But that didn’t explain the dream-outs. The daydream being his actual experience and his actions and words reflecting parallel actions and words in the real world.
One of the questions his doctor had asked was if he was having trouble telling the difference between reality and his imagination, but he wasn’t. He knew the difference between what was real and what was a dream, at least he knew after the dream was over.
Oddly, the more it happened, the less fearful he became. And the less fearful he became, the more curious he became. About the daydreams. And the woman he believed had given him this gift, curse, condition, or whatever it was. His curiosity had no place to go. He had no way to contact the blue-coated woman. Only the hope of running into her again.
“What’s the point?” Gary said over lunch at a diner near his office the same day. “If I can’t do something spectacular like save people from burning buildings or stop bank robberies or stuff like that.” He took a bite of his sandwich and chewing it, he ruminated. “I should daydream about some wealthy dude loving my work and wanting to be my patron for the rest of my life.”
“I don’t think the good witch would approve of your using your powers for personal gain. That’s frowned upon in these types of mythologies.” Luna took a bite of her fry.
Gary frowned upon his best friend.
She waved another fry at him. “Why not go for broke and daydream about the big stuff like world peace or an end to hunger and poverty?”
“I thought about that. Maybe I need to work up to it. You can’t just start jogging for exercise one day and expect to be ready for a marathon the next week. You have to work up to it, be persistent and diligent.”
“Do you have anything in mind? Maybe three wishes for your buddy Lu?”
Gary laughed. “What happened to the ‘no personal gain’ rule?”
Luna shrugged. “It would be my gain not yours.”
“I do have an idea. The call to the doc’s office made me think of it. I need you to come and observe what happens.”
When they drove into the general parking lot of Fairhaven Hospital, he saw that Luna figured out what he was planning.
“I thought you said you were going to work up to the big stuff,” she said. “Curing people of disease is big stuff.”
Gary smiled. “I’ve been imagining myself as a king or a knight or some other kind of protector. But I was protecting people from things outside of themselves. Why can’t I translate that to protecting them from enemies inside themselves?”
Luna took a breath. She had brought her camera. “Maybe you should have started with paper cuts or something. Hospital security will stop us.”
“Then they stop us. Anyway, I’m not planning on going anywhere beyond the first floor where people are checking in and haven’t been seen to yet.”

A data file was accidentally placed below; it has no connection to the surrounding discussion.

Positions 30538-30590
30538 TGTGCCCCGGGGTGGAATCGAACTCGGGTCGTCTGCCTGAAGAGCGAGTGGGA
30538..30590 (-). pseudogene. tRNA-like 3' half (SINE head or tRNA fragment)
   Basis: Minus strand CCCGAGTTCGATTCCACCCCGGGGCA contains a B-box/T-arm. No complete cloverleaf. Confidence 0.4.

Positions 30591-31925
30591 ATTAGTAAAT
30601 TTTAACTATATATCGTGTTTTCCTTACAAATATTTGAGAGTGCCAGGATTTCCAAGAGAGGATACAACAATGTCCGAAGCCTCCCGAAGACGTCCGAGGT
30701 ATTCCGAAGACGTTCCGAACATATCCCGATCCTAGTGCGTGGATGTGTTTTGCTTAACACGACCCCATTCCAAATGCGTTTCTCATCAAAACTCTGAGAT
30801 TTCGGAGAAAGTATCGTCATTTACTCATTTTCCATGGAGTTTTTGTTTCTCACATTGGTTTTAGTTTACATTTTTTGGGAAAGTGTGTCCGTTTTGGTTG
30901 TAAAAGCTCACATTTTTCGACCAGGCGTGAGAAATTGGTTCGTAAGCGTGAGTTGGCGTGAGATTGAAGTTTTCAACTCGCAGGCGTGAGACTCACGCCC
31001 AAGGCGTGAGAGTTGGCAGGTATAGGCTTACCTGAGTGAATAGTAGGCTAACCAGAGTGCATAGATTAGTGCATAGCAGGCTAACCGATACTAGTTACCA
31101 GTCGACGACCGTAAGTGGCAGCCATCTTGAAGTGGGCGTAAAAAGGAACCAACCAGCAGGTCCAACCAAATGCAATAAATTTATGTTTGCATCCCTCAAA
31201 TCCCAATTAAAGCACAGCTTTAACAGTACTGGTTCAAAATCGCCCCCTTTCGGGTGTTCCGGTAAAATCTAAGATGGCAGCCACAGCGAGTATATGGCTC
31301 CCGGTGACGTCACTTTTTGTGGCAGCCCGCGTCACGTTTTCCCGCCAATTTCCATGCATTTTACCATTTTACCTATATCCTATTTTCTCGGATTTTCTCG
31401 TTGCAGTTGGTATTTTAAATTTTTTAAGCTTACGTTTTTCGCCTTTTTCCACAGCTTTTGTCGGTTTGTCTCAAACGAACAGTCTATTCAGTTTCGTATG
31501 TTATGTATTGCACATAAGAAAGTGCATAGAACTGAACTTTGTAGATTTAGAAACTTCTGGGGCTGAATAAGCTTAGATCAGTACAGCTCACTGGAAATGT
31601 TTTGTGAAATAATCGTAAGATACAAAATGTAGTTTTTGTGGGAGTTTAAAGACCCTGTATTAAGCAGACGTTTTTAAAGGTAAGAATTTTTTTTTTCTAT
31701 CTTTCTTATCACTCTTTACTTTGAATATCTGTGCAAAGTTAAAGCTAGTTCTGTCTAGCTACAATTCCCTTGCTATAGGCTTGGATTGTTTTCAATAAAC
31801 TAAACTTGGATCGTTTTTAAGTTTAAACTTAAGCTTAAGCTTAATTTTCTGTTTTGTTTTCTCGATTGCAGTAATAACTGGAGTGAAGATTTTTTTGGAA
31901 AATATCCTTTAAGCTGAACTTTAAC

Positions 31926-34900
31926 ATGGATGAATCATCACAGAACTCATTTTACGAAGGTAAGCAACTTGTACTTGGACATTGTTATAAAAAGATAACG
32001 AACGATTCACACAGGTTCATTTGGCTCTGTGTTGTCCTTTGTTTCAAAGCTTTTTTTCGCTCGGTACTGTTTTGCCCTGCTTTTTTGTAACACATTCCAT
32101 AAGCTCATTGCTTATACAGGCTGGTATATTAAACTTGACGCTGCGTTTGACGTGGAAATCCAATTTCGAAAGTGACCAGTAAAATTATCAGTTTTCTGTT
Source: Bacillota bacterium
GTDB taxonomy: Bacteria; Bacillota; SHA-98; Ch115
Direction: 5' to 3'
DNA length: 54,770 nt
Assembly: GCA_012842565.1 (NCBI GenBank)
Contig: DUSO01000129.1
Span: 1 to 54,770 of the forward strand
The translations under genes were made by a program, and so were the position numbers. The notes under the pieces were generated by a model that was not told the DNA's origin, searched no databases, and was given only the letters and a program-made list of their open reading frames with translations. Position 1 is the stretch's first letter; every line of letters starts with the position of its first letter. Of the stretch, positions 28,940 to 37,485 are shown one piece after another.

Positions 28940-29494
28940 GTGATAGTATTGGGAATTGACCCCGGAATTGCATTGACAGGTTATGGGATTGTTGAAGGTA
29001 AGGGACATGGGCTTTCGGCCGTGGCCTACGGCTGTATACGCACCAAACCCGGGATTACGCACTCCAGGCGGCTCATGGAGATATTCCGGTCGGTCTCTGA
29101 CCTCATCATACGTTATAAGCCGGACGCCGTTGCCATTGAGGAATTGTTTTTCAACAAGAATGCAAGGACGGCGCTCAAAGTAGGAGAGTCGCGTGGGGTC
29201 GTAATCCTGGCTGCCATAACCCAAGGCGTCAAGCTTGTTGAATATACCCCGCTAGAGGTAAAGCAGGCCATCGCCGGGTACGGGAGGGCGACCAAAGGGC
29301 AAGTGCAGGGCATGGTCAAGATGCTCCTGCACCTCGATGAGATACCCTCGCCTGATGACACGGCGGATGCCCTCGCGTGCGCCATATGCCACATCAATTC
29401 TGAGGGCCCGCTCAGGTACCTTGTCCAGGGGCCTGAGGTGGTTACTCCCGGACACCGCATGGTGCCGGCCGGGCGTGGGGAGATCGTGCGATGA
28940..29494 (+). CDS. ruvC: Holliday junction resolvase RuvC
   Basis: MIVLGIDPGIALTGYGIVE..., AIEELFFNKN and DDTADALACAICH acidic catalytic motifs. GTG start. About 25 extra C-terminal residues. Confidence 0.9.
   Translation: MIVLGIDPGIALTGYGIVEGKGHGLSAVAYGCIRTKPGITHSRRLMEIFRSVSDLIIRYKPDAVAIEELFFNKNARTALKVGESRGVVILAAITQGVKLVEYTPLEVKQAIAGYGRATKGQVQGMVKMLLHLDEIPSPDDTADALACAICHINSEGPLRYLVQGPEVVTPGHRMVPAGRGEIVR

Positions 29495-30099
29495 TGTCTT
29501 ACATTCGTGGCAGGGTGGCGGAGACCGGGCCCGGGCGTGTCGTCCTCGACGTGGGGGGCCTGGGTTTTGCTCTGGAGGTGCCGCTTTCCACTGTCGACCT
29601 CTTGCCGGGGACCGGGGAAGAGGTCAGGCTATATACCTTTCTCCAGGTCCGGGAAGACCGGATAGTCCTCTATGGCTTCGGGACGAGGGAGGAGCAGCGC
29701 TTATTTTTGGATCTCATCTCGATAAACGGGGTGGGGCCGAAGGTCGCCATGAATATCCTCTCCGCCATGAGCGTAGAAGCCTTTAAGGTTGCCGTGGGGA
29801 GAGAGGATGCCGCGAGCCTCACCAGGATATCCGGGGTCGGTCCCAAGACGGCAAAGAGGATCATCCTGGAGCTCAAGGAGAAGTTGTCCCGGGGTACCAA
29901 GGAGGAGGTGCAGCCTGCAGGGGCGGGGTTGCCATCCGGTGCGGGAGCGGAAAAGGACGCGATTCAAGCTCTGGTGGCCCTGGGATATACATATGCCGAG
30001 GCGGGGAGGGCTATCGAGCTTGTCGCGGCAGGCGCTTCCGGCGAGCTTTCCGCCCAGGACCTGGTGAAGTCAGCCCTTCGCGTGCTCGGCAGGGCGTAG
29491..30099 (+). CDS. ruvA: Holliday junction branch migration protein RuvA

“We’re in public. Are you sure?”
“I was in public for all my other daydreams. I won’t hurt anyone. But if something weird happens…tackle me.”
Luna raised her brows and widened her eyes. And then they went in.
Gary was a mage. The greatest mage in the land, and his specialty was healing. Once, he had used herbs and tinctures and incubated potions for months and uttered spells and incantations. But over time, he learned to see with his inner eye how the body was broken and how to knit it back together. Over time, he came to see with his inner eye how the body was invaded by sicknesses from without or suffering from imbalances of its normal workings. He could pinpoint exactly which remedy was needed. And then, as more and more time passed, he learned how to move the energies that lay beneath the physical body. He learned how to pull and bend and nudge those energies to affect the body so that it would be healed.
And in time, he could heal by touch alone.
He wandered the lands, offering his services to the sick and the suffering and there was never a wont of those. And now he was in the land of Fairhaven.
He walked its paths and saw its people. And they were indeed sick and suffering. He laid his hands on them and cured as many as he could before he grew tired for the day. So focused was he on his work, he had forgotten that his apprentice had come with him and now tended him. She bade him sit and rest and offered him some water.
“You’ve been going for hours. You’ll lose your voice,” she said.
Why would I lose my voice? Gary opened his eyes.
He was sitting on a stool, surrounded by children. He was in the children’s ward. He looked at them to see if he could discern if they had been healed. But a nurse was gathering them up and telling them that story time was over. There were groans and moans at the announcement. And one child asked if Gary would return. He was too disoriented to answer. Another nurse, a flash of disappointment on her face, admonished the children not to be rude, as she and others herded them back to their rooms.
He was surprised to find that his guitar was lying on the carpet and some of his more colorful paintings were propped around the room. Luna explained that as soon as they started heading to the hospital doors, Gary had turned around and said they should go back home. Luna thought he’d changed his mind or had a different idea. But he loaded up her car with the paintings and with his guitar and returned to the hospital.